LaBella Associates of Rochester was the architect for the GIAC project and the work was done by Ciappa & Marinelli Builders Ltd of Ithaca, Broadwell Electric of Ithaca, Kimble, Inc., and C&S Plumbing. The renovation began in September 2009 and was completed in June 2010, just in time for summer camp!

201 Second Street
Dianne Ferris, owner

201 Second Street is a classic Late Victorian vernacular Northside home. Dianne Ferriss has lived here for thirty years, and her stewardship exemplifies many trends that we see in the Pride of Ownership Awards program: consistent maintenance, intelligent modifications, neighborhood involvement, and the participation of Ithaca Neighborhood Housing Services and Significant Elements.

This house at the corner of Second and Monroe was one of the first Northside homes to be rehabilitated by INHS, which turned it from a chopped-up apartment building back into a single-family home in 1980. Dianne Ferris and her family moved in shortly thereafter. In 1988 they built an extension over the kitchen, adding a mudroom, bedroom, bath, and office nook. The architect, contractor, and an additional helper were all Northside neighbors. INHS provided loans for upgrades over the years, including window replacement, blown-in insulation, bathroom and kitchen updates, Energy Star appliances, and an energy efficient boiler.

Most recently Ms. Ferris completely replaced the home’s exterior with new cedar boards and repointed the stone foundation. Again this became a neighborhood project, as both the carpenter and mason live on First Street and the painter grew up on Second Street.

The house on its corner lot now boats a tricolor paint job, sturdy new porches, repointed foundation, elegant window moldings, and new shutters fashioned from some old ones found at Significant Elements. The house is attractive and inviting from all angles and even has a tiny new garden visible from the Monroe Street side, with a path, birdbath, and potted annuals.

Kitchen Theatre

The Kitchen Theatre moved from the historic Clinton House to its newly renovated intimate home at 417 W. State/Martin Luther King St. this past fall. The move accomplished several goals for the small theatre group founded in 1991. The new building increased seating capacity and provided improved amenities like energy-efficient heating and cooling and enlarged restroom facilities. Upon completion of the Phase 2 Third floor, rehearsal and office space will be together under one roof. The theatre also gained the much-needed advantage of property ownership to add to its long-term financial viability.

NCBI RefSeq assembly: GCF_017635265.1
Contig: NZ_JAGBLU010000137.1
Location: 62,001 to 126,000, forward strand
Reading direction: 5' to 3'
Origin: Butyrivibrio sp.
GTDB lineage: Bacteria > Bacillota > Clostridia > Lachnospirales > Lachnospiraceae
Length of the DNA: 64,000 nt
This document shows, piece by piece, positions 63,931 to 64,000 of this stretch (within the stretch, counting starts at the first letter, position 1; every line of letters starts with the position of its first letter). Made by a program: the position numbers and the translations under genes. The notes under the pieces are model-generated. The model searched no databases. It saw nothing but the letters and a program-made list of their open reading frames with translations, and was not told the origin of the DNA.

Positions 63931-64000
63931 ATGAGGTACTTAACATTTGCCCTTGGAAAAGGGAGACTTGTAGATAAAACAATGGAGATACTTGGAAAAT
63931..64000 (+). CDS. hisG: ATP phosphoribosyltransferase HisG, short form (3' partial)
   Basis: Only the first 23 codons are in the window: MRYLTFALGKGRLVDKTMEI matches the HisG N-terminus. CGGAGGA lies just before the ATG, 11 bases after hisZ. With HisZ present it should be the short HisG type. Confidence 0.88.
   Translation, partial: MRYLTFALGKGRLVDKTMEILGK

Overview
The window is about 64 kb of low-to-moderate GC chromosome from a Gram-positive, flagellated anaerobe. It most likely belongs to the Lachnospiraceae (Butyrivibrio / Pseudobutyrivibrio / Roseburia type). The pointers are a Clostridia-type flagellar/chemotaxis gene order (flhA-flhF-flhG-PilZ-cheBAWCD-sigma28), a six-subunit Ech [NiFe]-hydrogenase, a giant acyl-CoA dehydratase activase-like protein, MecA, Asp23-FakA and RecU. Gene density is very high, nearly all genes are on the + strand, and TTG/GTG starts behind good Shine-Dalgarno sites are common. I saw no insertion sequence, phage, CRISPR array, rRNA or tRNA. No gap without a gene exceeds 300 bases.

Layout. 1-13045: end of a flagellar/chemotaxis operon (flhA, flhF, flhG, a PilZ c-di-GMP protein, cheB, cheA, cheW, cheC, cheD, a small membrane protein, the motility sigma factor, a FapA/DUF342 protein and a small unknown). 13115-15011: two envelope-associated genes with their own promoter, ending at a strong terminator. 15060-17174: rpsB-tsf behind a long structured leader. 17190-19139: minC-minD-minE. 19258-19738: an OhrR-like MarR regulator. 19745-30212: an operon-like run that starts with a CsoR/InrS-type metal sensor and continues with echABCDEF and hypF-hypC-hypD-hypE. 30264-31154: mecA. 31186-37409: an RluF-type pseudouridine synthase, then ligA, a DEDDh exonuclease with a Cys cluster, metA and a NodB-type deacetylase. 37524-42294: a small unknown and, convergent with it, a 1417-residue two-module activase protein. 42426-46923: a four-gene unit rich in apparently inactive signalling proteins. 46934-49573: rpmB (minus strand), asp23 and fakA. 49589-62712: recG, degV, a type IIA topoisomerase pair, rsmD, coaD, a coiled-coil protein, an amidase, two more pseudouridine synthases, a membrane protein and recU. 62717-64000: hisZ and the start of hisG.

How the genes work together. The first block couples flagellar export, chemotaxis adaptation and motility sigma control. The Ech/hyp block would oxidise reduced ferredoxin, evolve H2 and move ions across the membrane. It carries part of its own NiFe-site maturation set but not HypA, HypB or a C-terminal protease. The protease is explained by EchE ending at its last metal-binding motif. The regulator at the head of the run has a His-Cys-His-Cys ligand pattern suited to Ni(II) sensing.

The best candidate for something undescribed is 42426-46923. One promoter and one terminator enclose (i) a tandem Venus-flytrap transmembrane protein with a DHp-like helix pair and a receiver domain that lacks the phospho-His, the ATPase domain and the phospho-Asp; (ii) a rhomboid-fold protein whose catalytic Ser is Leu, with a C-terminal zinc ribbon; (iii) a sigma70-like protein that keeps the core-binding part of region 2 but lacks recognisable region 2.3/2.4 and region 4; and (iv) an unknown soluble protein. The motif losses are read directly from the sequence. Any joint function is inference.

The façade, designed by NYC based architect Karen Lee, was re-imagined as a modern up-to-date structure that includes a new glass “beacon” entryway. The beacon, extending above the roofline, is the focal point for the façade. It makes the building visible from a distance and provides an open view into the theatre lobby for passersby. Future plans include painting a mural on the exterior walls to further enhance the building’s presence.

The Kitchen Theatre is a welcome new neighbor in Ithaca’s up-and-coming West End, bringing 99 people a night to the neighborhood’s nearby food and drink establishments for their over 150 performance year-round. This nighttime activity adds to the sense that the West End is a growing part of the city where things are happening.

Hangar Theatre

Housed in a former airplane hangar built in the 1930s by the Works Progress Administration, the Hangar Theatre completed renovations to its aging playhouse this past summer to transform it into a year-round facility. The city owned structure is a key gateway building in Cass Park and has a prominent position since residents and tourists first view it as they enter the city. Housing professional summer theatre, the building was in sore need of repair to its dressing rooms, lavatories, green room and storage areas.

Renovations to the facility by HOLT Architects include winterization, storm water management, lobby redesign, new auditorium seats, upgraded and expanded restroom facilities, and improved access and indoor safety. On the outside, handsome redesign improvements were made to incorporate enhanced entranceways and a new café area. Special exterior features painted a bright red on the south side of the building include the re-use of the original airplane hangar doors and a large metal decorative grid system that enliven the façade walls.

These changes update the building but still preserve a piece of Ithaca’s history, illustrating once again that old buildings can be reused to meet modern needs.